Jun15WedJune 15, 2016
We have a crisis in our country. Certainly this is true. Mass shootings. Hate crimes. Racial discrimination. Religious violence. The topics could go on… But how to we as Christians make sense of it all in order to equip ourselves to engage our world through disciple-making?
Weeks before the tragic shooting in Orlando, pastors from around the country met at Moody Bible Institute to learn to engage this culture. On Thursday, May 26th, a panel of Christian researchers gathered during Pastor’s Week to assist church leaders to assess our culture. John S. Dickerson, a journalist and pastor in Los Gatos, CA and Christopher Yuan, a formerly practicing homosexual, both offered a clear and surprising diagnosis to the crisis around us.
According to their assessments, we live during a time of ‘tribalism.’ Tribalism is way to describe sub-groups of people which have clear identities and yet move beyond more familiar sub-groups like race, gender, ethnicity, and geographical proximity.
At the core of many of these ‘tribes,’ is a yearning for dignity. Therefore, the crisis in our country is primarily around the topic of dignity. The LGBTQ ‘tribe,’ for example, wants more than equal rights, according to Christopher Yuan, they are searching for dignity. Sadly, the shooter in Orlando was likely searching for dignity and had falsely assumed that dignity could be found by taking the lives of other people.
If we indeed live at a time when various ‘tribes’ of people are looking for dignity, and I believe that this is true, Christians are faced with an interesting dilemma.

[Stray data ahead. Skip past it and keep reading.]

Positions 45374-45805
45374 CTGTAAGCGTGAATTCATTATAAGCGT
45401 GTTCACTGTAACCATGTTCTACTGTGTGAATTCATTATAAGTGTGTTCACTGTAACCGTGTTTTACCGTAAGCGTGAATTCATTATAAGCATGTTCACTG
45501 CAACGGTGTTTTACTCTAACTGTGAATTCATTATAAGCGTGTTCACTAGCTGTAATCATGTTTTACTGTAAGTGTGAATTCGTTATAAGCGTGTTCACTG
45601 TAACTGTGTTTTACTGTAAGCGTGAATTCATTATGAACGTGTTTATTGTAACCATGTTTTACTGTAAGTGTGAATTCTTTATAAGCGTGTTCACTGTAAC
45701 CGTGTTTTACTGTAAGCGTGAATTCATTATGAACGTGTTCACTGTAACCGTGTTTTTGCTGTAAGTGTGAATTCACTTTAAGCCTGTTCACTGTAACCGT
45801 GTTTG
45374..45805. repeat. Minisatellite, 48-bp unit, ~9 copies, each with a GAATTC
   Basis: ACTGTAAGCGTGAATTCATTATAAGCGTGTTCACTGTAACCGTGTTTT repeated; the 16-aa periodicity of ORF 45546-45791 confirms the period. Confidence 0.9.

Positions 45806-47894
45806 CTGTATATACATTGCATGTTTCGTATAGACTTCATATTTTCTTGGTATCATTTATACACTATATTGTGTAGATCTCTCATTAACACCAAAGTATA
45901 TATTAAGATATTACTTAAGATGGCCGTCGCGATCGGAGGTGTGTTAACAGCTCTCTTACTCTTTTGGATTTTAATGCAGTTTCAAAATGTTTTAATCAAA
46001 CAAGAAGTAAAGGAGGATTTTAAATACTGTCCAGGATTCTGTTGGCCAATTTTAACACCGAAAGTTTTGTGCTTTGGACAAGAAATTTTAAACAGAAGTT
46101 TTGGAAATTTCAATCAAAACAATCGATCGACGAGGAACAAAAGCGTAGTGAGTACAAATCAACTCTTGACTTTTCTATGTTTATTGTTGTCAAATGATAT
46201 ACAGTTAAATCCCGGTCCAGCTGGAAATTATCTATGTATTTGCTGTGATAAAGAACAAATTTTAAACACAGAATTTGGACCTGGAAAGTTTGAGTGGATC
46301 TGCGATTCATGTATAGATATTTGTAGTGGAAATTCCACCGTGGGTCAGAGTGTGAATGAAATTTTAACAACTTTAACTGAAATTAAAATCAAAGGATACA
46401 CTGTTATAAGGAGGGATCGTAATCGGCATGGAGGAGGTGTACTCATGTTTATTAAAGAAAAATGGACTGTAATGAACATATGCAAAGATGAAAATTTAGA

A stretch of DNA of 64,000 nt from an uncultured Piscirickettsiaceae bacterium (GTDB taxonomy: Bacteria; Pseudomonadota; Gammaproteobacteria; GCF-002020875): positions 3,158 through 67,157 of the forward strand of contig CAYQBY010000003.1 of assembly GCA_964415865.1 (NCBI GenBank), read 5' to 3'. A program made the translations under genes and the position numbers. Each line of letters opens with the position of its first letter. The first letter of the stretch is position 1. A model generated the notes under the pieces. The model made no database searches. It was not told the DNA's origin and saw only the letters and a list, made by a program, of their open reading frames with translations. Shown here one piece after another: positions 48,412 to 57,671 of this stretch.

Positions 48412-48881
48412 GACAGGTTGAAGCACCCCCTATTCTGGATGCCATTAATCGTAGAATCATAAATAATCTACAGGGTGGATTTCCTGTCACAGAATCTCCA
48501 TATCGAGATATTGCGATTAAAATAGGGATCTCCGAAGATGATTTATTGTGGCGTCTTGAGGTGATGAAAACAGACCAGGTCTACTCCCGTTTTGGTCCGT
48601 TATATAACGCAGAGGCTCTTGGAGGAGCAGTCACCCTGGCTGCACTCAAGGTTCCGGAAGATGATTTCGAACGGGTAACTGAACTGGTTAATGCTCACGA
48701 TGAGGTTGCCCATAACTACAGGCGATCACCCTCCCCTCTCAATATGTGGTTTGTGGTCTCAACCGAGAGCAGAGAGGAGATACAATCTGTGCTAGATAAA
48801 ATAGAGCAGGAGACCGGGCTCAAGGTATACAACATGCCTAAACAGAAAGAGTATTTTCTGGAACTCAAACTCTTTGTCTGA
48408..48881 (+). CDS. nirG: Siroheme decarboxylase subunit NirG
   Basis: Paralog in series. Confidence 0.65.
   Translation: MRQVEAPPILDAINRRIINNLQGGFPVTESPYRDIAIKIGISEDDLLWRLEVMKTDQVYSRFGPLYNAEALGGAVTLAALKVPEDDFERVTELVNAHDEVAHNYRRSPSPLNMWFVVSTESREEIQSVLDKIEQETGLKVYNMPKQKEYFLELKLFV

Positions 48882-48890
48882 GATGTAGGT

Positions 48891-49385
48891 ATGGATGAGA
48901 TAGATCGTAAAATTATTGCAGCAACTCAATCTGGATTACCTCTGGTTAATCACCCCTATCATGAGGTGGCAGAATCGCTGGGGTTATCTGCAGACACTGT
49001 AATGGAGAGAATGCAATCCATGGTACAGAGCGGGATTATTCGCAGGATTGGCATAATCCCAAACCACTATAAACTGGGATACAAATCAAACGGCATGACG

We believe that everyone has dignity because each person was “fearfully and wonderfully made” by God (Psalm 139:14). There still remains a remnant of the image of God in each person that we meet.
Yet at the very same time, we also believe that no one is dignified before God because “all have become corrupt and there is none who does good – not even one” (Psalm 14:3). When the world is looking for dignity, our message is an odd paradox. This paradox is only reconciled when a person trusts that Jesus is the only way to restore the dignity which we lost through sin.
You and I may not have the ability to care for victims of the shooting in Orlando, or even minister to those who are considering religious extremism, but we DO have the ability to talk about dignity with our children and disciple-making friends.
If you are a parent and want to have deeper conversations with your children about dignity (and sexuality), I encourage you to check-out the display table in the FMC library. Here you will find resources to talk about God's design for our bodies and sexuality at the various stages of childhood development. There are also three other resources to better understand how to minister to those with same-sex attractions. Orders will be placed on June 27th.
If you want to have deeper conversations among your disciple-making friends, consider talking about the subject of dignity. (Have your Bible ready in case the Lord opens the door for spiritual conversations.)
If you want to listen more about this topic, Moody’s panel discussion is available for free by clicking here.
We know the answer to the crisis of our time. May the Lord give us wisdom to address the subject of dignity carefully and clearly.